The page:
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512: The number of people using county’s Citizens Collection Station monthly

February 16, 2013

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Since creation of the county’s Citizens Collection Station in 2009, the roadways in rural Hood County are a little cleaner. The station, at 244 Bray St., is located off Coke Court from Highway 377 west of Granbury.

County Commissioner James Deaver said the facility has definitely helped lighten the roadside dumping. “More mattresses end up at the collection station, and fewer are dumped by the road,” he said.

A stiff fine also helps. Deaver said those caught dumping illegally could face fines of $200-$300.

RECYCLE FOR REUSE

In addition to bulky items, the collection station can handle glass bottles, cans and other items for recycling.

“We’ve got a lot of customers from Bentwater and other areas outside the city limits – where they don’t have curbside recycling,” noted Commissioner Steve Berry. “Some people are up here religiously with their recyclables.”

New equipment was recently installed to crush and bale cardboard. Environmental Health Director James McAusland said the machinery, and the structure to house it, was obtained with a $21,000 grant through the North Texas Council of Governments.

In addition to cardboard, a variety of other items are accepted for recycling, including glass, metal and plastic. Containers should be rinsed, and lids removed, before recycling.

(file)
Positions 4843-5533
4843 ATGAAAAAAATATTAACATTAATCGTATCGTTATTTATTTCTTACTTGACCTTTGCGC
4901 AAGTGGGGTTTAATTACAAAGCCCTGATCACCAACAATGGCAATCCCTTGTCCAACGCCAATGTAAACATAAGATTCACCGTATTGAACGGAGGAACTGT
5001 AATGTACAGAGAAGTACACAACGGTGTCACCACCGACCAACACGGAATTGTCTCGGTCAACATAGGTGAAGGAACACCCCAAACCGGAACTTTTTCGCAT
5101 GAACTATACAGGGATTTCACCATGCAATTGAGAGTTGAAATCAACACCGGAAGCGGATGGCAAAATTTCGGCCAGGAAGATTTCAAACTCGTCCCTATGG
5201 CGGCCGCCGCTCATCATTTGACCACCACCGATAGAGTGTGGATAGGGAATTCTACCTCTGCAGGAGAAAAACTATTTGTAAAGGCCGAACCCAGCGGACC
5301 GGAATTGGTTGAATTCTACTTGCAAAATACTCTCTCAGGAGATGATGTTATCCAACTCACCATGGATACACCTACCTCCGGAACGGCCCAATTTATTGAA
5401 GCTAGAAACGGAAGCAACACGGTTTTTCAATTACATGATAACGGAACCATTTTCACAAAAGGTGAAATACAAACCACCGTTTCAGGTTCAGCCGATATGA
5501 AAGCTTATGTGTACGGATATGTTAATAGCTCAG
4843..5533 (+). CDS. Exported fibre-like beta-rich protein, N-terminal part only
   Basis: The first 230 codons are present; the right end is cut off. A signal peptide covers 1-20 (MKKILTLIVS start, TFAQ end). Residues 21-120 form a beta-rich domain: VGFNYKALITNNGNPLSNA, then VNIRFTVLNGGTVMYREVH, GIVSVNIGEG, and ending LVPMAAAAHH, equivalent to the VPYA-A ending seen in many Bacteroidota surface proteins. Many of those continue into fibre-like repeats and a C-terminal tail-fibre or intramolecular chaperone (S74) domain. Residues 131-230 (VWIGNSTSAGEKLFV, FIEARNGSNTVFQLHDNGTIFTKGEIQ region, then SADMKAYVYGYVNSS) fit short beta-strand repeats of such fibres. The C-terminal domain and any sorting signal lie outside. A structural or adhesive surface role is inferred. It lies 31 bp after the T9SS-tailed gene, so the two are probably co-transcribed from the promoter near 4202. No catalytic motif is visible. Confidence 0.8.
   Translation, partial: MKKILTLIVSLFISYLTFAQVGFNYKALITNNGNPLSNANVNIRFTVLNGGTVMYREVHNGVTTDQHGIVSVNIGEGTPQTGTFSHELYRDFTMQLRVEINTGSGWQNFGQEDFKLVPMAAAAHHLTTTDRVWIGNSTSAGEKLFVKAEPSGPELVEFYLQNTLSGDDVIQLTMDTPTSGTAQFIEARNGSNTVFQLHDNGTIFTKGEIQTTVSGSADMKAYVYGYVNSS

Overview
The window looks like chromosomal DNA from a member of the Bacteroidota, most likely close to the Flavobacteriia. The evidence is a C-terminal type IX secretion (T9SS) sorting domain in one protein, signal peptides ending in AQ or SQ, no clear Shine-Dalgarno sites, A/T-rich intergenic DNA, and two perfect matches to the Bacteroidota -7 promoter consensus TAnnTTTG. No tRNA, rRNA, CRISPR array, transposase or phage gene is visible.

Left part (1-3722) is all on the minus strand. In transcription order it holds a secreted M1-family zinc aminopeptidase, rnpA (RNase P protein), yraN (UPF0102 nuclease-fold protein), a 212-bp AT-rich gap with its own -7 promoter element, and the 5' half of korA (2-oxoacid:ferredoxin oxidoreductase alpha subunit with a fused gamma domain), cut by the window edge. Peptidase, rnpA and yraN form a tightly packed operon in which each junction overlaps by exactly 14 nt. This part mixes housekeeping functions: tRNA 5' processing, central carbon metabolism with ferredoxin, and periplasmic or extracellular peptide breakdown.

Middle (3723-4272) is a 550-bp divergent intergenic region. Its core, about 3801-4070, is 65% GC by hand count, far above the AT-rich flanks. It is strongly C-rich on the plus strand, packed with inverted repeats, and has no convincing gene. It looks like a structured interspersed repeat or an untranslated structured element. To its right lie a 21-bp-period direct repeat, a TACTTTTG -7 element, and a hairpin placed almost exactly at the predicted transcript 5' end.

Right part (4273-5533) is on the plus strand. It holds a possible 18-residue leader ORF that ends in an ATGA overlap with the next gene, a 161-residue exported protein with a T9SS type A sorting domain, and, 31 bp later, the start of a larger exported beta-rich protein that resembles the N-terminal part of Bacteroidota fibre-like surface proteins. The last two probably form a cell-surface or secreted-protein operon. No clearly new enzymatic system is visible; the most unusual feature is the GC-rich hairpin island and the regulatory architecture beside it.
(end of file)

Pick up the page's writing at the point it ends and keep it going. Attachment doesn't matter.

McAusland said an average of 512 citizens are using the Citizens Collection Station each month.

WHAT SHOULD WE DO WITH IT?

Without a county landfill, the collection station has been a big help for citizens looking to dispose of bulky items.

“This (collection station) keeps a landfill out of Hood County,” Berry commented.

An attendant at the collection station is available to provide direction for those dropping off items.

For a small fee, people in the county can get rid of furniture, appliances and other bulky items. But be prepared to unload items yourself. There is no staff to assist with labor.

The collection station is designed for residential use.

“We don’t take shingles or dry wall materials,” McAusland noted. “The county pays by the ton to have this stuff hauled out. And construction materials weigh a lot.”

While many of the items can be sold for recycling, the collection station is not a self-supporting operation.

“The county is subsidizing this,” said Berry. “Seventy-six percent of the operating cost is paid by the taxpayers.”

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Category: Life Archived